It, was a beautiful spring day. I worked a good day but took off a little early to clean the garage. When Kyle got home we all (except Lois) went to the Muskegon River to fly-fish. We arrived at the river access about 4:30, loaded the camera, prepared the gear and headed down the trail that runs south along the river.
The trees along the bank were in their first tender green buds of spring. The blooming trees were colorful. A few boats floated by. Kyle waded in and began to work the water near the bank. I walked with the children under pines along the river on a needle-strewn path. From time to time a path descended the bank to the river. We all sat down to watch the soothing water flow by. The sun was lowering toward the trees on the far bank and it threw a beautiful shimmering light on the surface of the water.
The dark trout waited near the bank in pools created by a fallen log and Kyle worked his way along the bank. The trout were rising and taking flies off the surface every few seconds. Some were noisily slurping the bugs. Others were chasing their dinner clean out of the water with a racket that gave the impression of a much larger fish.
In about ten minutes Kyle was fishing right in front of us. The other five children and I were using the hushed tones of a golf announcer and trying to move as little as possible. Kyle worked his fly artfully toward the pool where the trout were feeding. I wondered if he was serving what they were eating.
Sometimes he drew the rod strait back toward his right ear and let the featherweight nymph flutter down to the surface. More often he used a side-armed roll-cast to work the fly in under overhanging branches. With a steady breeze bowing down-river, that seemed to be a little more effective.
He was natural and relaxed. You would never have known by looking that he was still looking forward to landing his first trout. He had prepared for six months for this afternoon. For a young man of his tender age and modest means he had invested in good quality equipment.
Last fall we searched out a mentor to teach him the sport. Kyle and Chuck and I had listened intently as the older man- a veteran of many rivers regaled us with tales, tips, and lore with a light in his eyes that still radiated a boyish enthusiasm. There were fly-tying tips and demonstrations. He even gave Kyle his first vise and with paraphernalia Kyle added he was soon spending winter nights under a lamp in his room creating little hairy imitation insects. They looked like the ones in the book, but I wondered if they would attract fish or merely amuse them.
With snow on the hood of our little Explorer, we had made our way to our favorite outfitter over and over again throughout the winter. We listened to the guide’s sweet stories of adventures in far away places. We paged through volumes of stories, ideas, tips, and beautiful water-color illustrations. We poured over magazines, read everything in our local library on the subject, and waited for spring too chase a stubborn winter out of our northern state.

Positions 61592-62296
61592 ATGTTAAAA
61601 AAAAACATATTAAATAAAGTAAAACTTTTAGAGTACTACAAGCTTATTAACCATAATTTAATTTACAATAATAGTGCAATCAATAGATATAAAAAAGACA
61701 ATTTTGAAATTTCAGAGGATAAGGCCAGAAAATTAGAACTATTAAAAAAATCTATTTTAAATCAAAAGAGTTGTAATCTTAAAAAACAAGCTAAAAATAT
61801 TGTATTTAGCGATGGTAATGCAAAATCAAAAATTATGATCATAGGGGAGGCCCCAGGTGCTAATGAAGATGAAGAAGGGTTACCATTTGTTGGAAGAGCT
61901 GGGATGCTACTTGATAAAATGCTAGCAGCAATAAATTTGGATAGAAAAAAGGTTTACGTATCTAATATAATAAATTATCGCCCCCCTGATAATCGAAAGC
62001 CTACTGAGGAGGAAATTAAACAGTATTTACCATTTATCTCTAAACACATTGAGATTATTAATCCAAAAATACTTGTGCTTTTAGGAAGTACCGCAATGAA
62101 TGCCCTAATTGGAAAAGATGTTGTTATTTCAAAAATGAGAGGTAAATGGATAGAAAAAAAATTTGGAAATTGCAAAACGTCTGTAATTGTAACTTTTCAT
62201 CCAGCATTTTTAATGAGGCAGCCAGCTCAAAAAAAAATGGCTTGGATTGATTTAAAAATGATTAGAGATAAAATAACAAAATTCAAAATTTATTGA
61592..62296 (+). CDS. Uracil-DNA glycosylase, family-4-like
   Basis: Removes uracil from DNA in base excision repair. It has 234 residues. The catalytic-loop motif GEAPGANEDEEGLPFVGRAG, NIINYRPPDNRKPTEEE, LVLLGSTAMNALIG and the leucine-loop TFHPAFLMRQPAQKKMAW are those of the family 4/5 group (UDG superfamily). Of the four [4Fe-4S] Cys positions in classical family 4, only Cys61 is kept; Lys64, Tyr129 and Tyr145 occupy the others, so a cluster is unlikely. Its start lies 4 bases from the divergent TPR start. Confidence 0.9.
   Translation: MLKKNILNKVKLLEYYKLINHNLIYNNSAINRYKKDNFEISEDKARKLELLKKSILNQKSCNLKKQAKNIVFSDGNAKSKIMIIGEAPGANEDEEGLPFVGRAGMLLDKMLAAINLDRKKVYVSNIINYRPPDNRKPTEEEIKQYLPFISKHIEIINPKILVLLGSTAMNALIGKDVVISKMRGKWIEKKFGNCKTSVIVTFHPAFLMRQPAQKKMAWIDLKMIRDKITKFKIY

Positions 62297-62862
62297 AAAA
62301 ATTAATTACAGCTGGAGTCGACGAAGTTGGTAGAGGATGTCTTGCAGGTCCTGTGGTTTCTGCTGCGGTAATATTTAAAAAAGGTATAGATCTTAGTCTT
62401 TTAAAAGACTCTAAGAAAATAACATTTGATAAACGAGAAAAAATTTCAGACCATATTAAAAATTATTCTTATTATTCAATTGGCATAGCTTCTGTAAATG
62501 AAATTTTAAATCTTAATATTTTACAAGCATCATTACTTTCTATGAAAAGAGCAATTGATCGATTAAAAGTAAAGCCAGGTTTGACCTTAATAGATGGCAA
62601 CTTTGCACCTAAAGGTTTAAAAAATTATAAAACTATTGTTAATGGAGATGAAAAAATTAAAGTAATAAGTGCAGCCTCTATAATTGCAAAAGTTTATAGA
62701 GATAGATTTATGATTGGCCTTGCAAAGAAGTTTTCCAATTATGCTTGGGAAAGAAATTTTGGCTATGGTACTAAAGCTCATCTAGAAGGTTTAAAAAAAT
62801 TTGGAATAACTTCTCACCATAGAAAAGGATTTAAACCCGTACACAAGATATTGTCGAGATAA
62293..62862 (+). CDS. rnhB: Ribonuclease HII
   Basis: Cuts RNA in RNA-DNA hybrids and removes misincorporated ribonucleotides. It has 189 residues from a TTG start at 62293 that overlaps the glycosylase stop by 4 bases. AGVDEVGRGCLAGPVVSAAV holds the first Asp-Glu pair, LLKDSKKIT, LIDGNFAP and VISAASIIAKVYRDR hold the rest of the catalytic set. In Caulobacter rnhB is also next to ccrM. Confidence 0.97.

Once or twice we even tried our hand at winter fishing, snow lining the White River, as cold as it was fruitless.
Finally the snow melted, the earth softened, the birds returned and filled the woods with music. The trees budded and blossomed, the air warmed, the flies hatched, the River called, and we came.
I watched the intensity on Kyle’s face and remembered late evenings on my grandfather’s pond with my Zebco spin-castng outfit. This was a higher form of the sport of fishing than I had ever experienced. There was artistry to it, and subtlety.
I snapped a few pictures trying to capture the mixture of anticipation, happiness, and hope on my first-born son’s face. Holly watched and read. Heidi gathered brilliant yellow wildflowers. And after hundreds of casts and hours of study, after months of waiting, Kyles line lurched and straitened, his rod bent, and at 5:04 on April 24, 1998 the spirit of fly-fishing found a permanent home in Kyle’s heart.
For the next hour we snapped pictures like an aunt at a wedding while Kyle took nearly thirty trout of varying sizes and reverently released them back into the freedom of the stream. Lively and beautiful, they flashed from the river, lay subdued for a moment than darted back to freedom again. We all waded and wondered and laughed and celebrated Kyle success. Chuck and I even landed one each. Wes fell into the river (in a very shallow spot) in an untended moment. (Don’t tell Mom this happened). Then, with the sun resting on the top of the trees, we drove home through a beautiful spring evening toward home and dinner.
One of the greatest sources of joy for a parent is not what you do, it’s watching what your children do. When I watch my children play and learn and worship and grow I am in awe of God’s good creation. And on spring nights when the trees line the river in pastels, I feel blessed that we live so near such enchanting corner of His magnificent creation.